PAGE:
AMQP Exchange and Bindings
In AMQP, an exchange is like an email transfer agent that inspects email and decides on the basis of routing keys and tables. A routing key corresponds to an email with To:, Cc:, or Bcc: addresses, without server information (routing is internal within an AMQP server). A binding is like an entry in the email transfer agent’s routing table.
AMQP defines four types of exchanges:
- Direct (point-to-point): Messages are routed directly to the queue bound to the exchange.
- Fanout: Messages are routed to every queue bound to the exchange.
- Topic (publish-subscribe): Messages are routed to queues based on the routing key and the binding pattern to the exchange.
- Headers (publish-subscribe): Messages are routed to queues based on pattern matching of message headers.
AMQP Transport and Framing
AMQP is a binary protocol built on TCP/IP, where a reliable, persistent, stream-oriented connection is established between a client and a broker. Multiple channels can be opened on a single socket connection, allowing multiple streams of data to be transferred simultaneously.
AMQP frames in version 1.0 consist of an 8-byte fixed header, an optional extended header, and a variable-length binary payload. The fixed header contains information about the frame type, channel number, and size of the payload.
The payload contains the actual message being transmitted, along with any associated metadata.
AMQP Advantages and Disadvantages
- Store-and-forward queuing: AMQP supports store-and-forward queuing at the expense of some efficiency and additional complexity (compared to MQTT).
- Flexible message routing: AMQP provides flexible message routing, including point-to-point, publish-subscribe, and fan-out.
- Security: AMQP supports security measures such as TLS and SASL for encryption and authentication.
- Ecosystem: AMQP has a large and mature ecosystem of open-source server implementations and client libraries for various programming languages.
- Complex: AMQP introduces many concepts in its model and can be complex and challenging to understand, set up, and manage.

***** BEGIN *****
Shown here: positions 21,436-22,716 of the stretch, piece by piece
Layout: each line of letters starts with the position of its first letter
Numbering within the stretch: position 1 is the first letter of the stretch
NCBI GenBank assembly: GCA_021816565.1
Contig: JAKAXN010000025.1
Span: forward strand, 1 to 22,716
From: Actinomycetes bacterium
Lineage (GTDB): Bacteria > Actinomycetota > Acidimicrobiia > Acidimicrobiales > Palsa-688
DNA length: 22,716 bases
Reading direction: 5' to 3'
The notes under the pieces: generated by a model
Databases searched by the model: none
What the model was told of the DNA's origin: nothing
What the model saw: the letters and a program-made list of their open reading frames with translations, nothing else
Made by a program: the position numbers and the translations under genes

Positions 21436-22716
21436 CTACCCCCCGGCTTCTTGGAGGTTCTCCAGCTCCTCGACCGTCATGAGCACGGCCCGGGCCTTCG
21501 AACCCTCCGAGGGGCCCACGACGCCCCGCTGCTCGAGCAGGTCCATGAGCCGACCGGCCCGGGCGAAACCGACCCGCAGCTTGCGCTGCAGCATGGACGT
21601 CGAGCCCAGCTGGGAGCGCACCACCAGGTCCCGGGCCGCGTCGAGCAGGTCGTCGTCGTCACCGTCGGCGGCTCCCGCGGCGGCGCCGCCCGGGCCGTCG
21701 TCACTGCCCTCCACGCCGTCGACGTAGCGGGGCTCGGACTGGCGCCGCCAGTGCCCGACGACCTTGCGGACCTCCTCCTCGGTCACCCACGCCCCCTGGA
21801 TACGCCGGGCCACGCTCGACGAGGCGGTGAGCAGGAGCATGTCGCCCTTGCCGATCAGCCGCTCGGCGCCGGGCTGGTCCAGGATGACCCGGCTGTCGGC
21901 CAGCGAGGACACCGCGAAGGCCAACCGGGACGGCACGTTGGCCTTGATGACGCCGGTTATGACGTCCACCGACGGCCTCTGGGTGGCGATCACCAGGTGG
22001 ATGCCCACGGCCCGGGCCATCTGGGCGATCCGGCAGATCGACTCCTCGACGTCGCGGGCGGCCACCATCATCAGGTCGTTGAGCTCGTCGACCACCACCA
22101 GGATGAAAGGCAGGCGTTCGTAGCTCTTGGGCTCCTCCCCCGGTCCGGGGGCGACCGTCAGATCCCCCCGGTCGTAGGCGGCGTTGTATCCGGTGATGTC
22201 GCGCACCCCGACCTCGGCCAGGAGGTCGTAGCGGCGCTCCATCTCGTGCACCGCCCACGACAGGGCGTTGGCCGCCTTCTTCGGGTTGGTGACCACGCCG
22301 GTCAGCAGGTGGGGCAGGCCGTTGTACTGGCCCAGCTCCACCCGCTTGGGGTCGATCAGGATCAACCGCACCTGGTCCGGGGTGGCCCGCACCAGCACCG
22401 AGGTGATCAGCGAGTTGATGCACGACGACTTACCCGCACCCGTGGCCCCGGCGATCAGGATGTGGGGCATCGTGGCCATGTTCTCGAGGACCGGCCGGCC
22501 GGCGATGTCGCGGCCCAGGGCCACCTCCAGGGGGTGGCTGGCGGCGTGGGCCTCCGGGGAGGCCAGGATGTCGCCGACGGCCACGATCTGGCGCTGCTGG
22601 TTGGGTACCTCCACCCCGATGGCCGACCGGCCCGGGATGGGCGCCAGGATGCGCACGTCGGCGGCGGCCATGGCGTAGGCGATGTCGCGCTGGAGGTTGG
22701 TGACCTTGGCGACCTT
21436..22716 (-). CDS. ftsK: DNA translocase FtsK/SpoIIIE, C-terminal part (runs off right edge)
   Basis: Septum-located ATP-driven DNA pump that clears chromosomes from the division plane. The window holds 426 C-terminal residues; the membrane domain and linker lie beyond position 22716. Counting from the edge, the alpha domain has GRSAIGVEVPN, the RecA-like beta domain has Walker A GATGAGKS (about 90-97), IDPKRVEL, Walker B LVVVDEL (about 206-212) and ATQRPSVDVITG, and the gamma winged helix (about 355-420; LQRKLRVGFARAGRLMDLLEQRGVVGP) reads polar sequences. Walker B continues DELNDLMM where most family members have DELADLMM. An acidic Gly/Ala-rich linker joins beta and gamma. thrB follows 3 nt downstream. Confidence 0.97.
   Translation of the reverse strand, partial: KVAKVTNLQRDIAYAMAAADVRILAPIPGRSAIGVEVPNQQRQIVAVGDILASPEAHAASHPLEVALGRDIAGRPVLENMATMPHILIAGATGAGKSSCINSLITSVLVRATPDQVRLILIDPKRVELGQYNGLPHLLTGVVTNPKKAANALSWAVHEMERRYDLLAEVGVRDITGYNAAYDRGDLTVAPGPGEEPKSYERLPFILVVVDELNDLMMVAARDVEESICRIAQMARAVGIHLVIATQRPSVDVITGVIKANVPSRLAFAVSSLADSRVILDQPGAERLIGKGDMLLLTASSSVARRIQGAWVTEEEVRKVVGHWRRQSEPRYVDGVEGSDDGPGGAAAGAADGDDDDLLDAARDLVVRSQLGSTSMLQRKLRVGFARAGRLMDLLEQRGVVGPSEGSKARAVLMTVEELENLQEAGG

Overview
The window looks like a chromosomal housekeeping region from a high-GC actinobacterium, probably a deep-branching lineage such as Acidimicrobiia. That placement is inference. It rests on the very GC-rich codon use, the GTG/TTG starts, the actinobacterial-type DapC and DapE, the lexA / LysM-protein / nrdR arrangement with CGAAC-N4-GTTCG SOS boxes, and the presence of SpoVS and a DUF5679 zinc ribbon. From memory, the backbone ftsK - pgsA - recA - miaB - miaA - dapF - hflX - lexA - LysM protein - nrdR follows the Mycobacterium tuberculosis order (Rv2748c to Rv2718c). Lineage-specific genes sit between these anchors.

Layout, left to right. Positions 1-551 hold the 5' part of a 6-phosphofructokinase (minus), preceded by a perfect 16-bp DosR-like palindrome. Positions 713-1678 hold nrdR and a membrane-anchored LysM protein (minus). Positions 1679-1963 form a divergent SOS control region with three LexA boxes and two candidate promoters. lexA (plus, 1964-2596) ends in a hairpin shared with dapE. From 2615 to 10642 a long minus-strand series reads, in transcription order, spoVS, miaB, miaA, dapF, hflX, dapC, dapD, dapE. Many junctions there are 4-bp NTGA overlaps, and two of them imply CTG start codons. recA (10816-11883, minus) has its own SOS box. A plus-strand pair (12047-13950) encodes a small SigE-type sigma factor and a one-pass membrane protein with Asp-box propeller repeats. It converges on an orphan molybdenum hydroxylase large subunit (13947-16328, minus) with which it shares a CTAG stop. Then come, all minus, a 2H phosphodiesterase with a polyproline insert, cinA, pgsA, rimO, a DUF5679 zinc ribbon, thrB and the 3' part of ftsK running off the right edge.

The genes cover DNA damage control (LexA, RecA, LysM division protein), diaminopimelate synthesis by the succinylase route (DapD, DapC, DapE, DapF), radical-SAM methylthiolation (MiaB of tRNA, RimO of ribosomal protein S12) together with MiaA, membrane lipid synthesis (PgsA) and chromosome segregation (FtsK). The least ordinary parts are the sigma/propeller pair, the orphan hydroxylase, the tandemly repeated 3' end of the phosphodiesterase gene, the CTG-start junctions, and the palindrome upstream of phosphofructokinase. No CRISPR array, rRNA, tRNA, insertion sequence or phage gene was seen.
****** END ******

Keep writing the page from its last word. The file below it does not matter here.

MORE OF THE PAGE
- Heavyweight: AMQP introduces multiplexing in its transport layer with “channels.” Each AMQP frame has a header overhead of 8 bytes.
- Backward compatibility: The biggest problem of AMQP is that versions 0.9.1 and 1.0 are completely different, leading to more complexity in this solution space.
- Scalability and performance: AMQP may have limited scalability and low performance in some use cases. This is due to its architecture, which imposes greater complexity and overhead compared to lightweight protocols like MQTT.
MQTT vs AMQP: Head-to-Head
The following table summarizes our comparison between AMQP and MQTT.
|Definition||Advanced Message Queuing Protocol||Message Queueing Telemetry Transport|
|Origins||Invented by JPMorgan Chase in 2003||Invented by IBM in 1999|
|Architecture||EBQ (Exchange-Binding-Queue)||Topic-based Publish/Subscribe|
|Core Concepts||ExchangesQueuesBindingsRouting Keys||TopicsSubscriptions|
|Main Protocol Versions||· 0.9.1 released in November 2008|
· 1.0 released in October 2012
|· 3.1.1 released in December 2015|
· 5.0 released in March 2019
|Point-to-Point||✅ (store-and-forward queues)||Partial support|
|Fan-out||✅||✅ more scalable|
|Request/Reply||✅||✅ in version 5.0|
|Frame Structure||Frames are divided into three distinct areas:|
Fixed width frame header,
Variable width extended header,
Variable width frame body.
|An MQTT Control Packet consists of up to three parts:|
|Fix Header Size||8 Bytes||2 Bytes|
|Max Payload Size||2GB||256MB|
|QoS 0: At Most Once||✅||✅|
|QoS 1: At Least Once||✅||✅|
|QoS 2: Exactly Once||❌||✅|
Factors to Consider when Choosing
When faced with a decision between MQTT vs AMQP, there are several factors to consider.
Evaluation Based on Use Case Requirements
The choice between MQTT and AMQP largely depends on the use case requirements. If you are dealing with constrained devices or unreliable networks, MQTT with its lightweight nature might be the better option. If your use case requires complex routing and high reliability, then AMQP would be more suitable.
Evaluation Based on System Architecture
The system architecture also plays a role in the decision. MQTT’s simplicity makes it a good choice for systems with a clear and simple communication model. AMQP, with its flexibility and robust feature set, is better suited for complex systems with diverse communication needs.
Evaluation Based on Network Conditions
Network conditions are another critical factor. MQTT performs well in low-bandwidth, high-latency, or unreliable networks. AMQP, on the other hand, requires a reliable network connection due to its higher overhead.
Evaluation Based on Required Quality of Service
MQTT provides three levels of quality of service, allowing for flexibility in message delivery guarantees. AMQP, with its persistent messaging, ensures high reliability in message delivery.
Making Your Decision
Both MQTT and AMQP have their strengths and are suited for different scenarios. Understanding their key differences and evaluating your requirements against these differences will help you make an informed decision when choosing. Remember, the right choice depends on your specific needs and constraints.